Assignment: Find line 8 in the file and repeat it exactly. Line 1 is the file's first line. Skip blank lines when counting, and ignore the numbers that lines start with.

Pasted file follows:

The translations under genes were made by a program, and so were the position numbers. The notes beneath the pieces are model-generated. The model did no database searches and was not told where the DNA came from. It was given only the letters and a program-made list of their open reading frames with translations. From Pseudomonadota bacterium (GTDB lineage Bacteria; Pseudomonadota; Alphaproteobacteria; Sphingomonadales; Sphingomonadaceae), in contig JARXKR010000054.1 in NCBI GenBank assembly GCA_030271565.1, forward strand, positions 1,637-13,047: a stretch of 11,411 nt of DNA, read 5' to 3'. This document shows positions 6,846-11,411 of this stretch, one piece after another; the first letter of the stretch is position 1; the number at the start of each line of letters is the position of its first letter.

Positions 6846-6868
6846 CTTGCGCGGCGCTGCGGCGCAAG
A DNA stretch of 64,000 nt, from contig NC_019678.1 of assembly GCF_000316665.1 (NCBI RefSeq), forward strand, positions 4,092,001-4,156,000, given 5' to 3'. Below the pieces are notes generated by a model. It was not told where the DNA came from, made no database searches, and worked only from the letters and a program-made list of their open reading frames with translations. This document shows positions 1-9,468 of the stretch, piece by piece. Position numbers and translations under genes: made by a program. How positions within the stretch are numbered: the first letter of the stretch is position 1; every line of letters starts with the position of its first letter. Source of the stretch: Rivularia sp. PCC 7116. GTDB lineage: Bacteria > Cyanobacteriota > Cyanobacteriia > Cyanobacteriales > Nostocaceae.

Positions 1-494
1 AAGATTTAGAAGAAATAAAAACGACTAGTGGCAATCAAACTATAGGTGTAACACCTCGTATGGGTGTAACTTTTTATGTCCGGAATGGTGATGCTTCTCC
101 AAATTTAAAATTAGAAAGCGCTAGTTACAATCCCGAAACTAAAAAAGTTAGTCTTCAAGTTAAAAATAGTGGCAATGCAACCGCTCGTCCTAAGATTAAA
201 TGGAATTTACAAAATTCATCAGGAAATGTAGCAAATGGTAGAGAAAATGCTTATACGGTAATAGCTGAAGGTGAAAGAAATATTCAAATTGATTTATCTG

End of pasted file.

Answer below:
201 TGGAATTTACAAAATTCATCAGGAAATGTAGCAAATGGTAGAGAAAATGCTTATACGGTAATAGCTGAAGGTGAAAGAAATATTCAAATTGATTTATCTG